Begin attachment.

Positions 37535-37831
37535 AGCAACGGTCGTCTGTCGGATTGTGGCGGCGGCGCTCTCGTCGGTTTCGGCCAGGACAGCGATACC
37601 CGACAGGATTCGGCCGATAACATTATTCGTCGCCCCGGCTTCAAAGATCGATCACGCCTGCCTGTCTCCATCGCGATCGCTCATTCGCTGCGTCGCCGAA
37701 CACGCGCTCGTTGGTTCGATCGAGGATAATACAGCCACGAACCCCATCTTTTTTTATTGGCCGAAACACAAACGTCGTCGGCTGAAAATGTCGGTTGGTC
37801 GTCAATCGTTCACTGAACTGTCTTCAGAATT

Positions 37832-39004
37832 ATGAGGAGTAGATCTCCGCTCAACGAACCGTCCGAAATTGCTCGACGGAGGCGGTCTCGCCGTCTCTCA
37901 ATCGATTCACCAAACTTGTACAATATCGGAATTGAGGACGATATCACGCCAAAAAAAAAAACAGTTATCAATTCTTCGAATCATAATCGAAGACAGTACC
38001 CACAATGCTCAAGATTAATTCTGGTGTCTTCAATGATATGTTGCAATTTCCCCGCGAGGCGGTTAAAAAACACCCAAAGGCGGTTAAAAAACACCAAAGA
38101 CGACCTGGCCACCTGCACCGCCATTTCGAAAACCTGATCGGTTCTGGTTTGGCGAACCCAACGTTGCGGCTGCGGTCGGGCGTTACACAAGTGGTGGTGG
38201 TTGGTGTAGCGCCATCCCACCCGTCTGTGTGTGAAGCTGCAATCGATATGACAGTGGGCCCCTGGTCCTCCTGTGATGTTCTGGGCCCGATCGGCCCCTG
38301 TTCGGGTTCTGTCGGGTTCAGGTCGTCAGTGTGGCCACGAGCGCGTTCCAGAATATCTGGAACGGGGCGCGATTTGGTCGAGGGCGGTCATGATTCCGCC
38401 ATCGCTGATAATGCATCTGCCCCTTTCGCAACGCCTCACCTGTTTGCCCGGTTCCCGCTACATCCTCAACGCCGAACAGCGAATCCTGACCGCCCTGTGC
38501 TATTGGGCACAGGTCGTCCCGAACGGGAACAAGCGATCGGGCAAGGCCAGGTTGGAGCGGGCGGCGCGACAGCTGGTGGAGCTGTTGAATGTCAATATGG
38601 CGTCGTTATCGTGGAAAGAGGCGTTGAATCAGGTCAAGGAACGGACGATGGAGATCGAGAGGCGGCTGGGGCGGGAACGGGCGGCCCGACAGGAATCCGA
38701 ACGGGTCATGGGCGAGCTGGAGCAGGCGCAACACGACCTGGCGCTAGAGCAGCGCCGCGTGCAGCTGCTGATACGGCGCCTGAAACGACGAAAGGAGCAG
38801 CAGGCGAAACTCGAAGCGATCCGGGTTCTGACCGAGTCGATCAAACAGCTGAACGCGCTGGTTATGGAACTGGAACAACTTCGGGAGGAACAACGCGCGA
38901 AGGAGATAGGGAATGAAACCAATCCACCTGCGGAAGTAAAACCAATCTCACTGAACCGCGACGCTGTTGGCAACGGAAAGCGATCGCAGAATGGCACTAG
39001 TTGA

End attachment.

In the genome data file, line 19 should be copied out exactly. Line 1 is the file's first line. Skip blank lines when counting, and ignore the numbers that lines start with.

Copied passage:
39001 TTGA